My wife wished me “Happy Birthday” before she went to bed, I hadn’t realised it was after midnight occupied as I was with killing some Taken with my friends. I eventually went to bed too.

I fully awoke the next morning to an empty house. My wife had left early to teach a training course; my youngest daughter was at school; my son was on a sleep-over with a mate; the eldest on a trip with friends. I didn’t want to get up, I would have laid in bed longer, in my safe zone, but there were things to do today. Three things were on my mind:

  1. I needed to spend some time at “work”;
  2. I was attending a memorial service;
  3. I needed to get a birthday meal from M&S.

I dressed appropriately for a memorial service – bright blue mountain biking shorts, and beige trainer shoe things. I wanted to wear my bright red t-shirt but after much searching compromised with a burgundy polo shirt. The service was for my friend Tom who I had met through a book group a few years back, and his widow had stated that people should not feel obliged to wear black for the service. I had always been impressed by Tom’s cycling prowess and felt my summer wear was therefore appropriate. Tom had been diagnoised with bile duct cancer in January; he died three and a half months later, aged 56.

My dog greeted me with his usual enthusiasm when I left the bedroom. I got down on all fours to give him a hug while he pulsed and wrived with excitement. I thanked him for his imaginary birthday wishes.

I could see a crystal clear blue sky out of the kitchen windows as I walked up to the table, the dog trotting beside me squeaky ball in his mouth. There was a small pile of cards and a couple of presents sitting at the front of the table. I recognised some of the envelopes I had stored in the cupboard from previous days; I noticed the present my eldest daughter had left in her bedroom for me wasn’t there. I felt sad that nobody was there to share opening my cards and presents so I decided to wait until the evening meal when everybody would be around me.

I have an uneasy relationship with my birthday. For some reason that I can only put down to being incredibly shy, I never had a birthday party as a child. I wanted one. I went to birthday parties. My older brother got a party ten days before my birthday, but I never did. It did emphasis what I felt though, that I was different, and I wonder now if I felt also that I wasn’t good enough for a party. I could ask my Mum, but I don’t think I will like the answer. Sometimes my shyness as a child comes up in a group, and my mum will laugh about how when I went to play group it was thought I should be sent to see a psychologist. The laugh indicates it was an absurd idea, but I wonder what my life would have been like if I had the early intervention that was indicated. Parents do the best they can, but it astounds and annoys me that she dismissed this advice so easily.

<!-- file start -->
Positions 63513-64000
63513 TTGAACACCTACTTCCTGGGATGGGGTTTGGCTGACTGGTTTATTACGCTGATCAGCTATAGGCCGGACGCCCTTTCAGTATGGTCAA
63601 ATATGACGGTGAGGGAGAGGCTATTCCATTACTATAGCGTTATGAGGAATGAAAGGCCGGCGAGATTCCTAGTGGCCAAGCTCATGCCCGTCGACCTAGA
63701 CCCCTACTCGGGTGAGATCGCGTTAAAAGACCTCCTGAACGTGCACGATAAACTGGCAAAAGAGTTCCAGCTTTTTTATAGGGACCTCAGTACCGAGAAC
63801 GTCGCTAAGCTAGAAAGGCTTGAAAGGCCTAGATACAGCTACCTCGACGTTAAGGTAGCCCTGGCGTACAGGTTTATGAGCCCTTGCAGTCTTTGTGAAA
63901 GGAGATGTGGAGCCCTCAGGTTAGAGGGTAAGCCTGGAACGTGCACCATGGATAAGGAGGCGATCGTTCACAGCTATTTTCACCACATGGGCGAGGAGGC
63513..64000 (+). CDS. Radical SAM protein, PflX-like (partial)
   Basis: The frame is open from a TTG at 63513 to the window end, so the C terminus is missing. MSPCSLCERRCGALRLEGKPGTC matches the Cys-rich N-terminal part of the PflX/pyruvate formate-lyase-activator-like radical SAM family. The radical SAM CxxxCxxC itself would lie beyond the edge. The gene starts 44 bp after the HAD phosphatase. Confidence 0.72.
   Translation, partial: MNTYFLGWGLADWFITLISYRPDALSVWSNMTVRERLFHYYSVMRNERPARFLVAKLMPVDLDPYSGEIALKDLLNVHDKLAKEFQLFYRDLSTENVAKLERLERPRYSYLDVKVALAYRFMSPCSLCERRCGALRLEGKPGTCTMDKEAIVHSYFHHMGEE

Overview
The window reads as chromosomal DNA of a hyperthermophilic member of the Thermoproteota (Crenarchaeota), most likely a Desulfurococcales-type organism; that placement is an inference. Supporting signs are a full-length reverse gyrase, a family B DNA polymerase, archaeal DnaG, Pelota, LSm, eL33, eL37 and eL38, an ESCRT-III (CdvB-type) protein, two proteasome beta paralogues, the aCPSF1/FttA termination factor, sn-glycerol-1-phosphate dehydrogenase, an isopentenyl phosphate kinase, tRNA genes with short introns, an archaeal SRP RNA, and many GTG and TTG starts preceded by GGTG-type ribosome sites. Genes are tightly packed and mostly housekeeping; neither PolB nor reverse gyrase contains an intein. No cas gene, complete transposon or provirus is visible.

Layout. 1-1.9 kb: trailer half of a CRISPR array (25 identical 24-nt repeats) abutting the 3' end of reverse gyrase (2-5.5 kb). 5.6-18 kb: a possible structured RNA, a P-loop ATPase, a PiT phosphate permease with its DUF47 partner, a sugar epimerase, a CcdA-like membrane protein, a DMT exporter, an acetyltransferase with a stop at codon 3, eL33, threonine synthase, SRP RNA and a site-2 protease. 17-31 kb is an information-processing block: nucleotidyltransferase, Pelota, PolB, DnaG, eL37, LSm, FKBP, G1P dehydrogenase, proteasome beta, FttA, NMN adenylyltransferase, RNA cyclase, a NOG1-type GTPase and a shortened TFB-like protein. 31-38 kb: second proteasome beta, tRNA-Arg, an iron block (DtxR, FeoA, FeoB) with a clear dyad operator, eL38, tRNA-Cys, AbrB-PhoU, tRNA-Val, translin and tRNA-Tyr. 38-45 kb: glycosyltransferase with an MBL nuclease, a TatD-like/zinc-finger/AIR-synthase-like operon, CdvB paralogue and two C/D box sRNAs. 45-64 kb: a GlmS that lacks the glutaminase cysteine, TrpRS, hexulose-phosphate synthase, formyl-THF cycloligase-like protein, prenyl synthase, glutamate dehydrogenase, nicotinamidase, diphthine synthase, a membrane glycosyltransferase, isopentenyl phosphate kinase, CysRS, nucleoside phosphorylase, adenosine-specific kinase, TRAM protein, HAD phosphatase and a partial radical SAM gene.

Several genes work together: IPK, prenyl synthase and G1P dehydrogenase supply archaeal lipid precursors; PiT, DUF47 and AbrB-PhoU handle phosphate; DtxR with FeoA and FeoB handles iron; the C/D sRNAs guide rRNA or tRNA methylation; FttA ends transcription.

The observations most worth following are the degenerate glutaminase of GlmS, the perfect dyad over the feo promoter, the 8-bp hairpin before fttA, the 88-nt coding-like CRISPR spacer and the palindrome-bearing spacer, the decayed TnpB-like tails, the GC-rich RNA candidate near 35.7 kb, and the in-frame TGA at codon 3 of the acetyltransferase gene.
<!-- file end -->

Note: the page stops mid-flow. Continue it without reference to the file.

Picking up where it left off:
It is important to me that I celebrate my birthday on the actual day; it’s a rule I have that I suspect is left over from childhood! Unfortunately life does not revolve around my birthday and so I have to compromise. The only time when my immediate family was together this year was two days before my birthday so I coined the term “pre-birthday” and had a pre-birthday lunch. Pre-birthday indicates an event connected to a birthday but that takes place a few days before the actual birthday. By corrollary there can also be “post-birthday” events.

I also had a pre-birthday celebration with two of my cycling friends. We went for a fabulous sunny warm ride in the local countryside, followed by cake, coffee and chat in the garden, followed by outside table-tennis. It felt like I was on holiday. My psychiatrist friend did point out that my obession with my birthday date was rather “autistic”. I agree.

There is one present on the pile though that I suspect is from my wife. She came back from Spain recently, and whilst away asked for my chest size. I open the tissue wrapped present and inside I find a red t-shirt. Wow that’s amazing! I find out later that apparently my son suggested red was my favorite colour. I immediately put it on, on the front are the words “campus stellar” and above them is an image of what I would call the Milky Way. To me, a t-shirt with a field of stars on seems even more appropriate for a memorial service.

 

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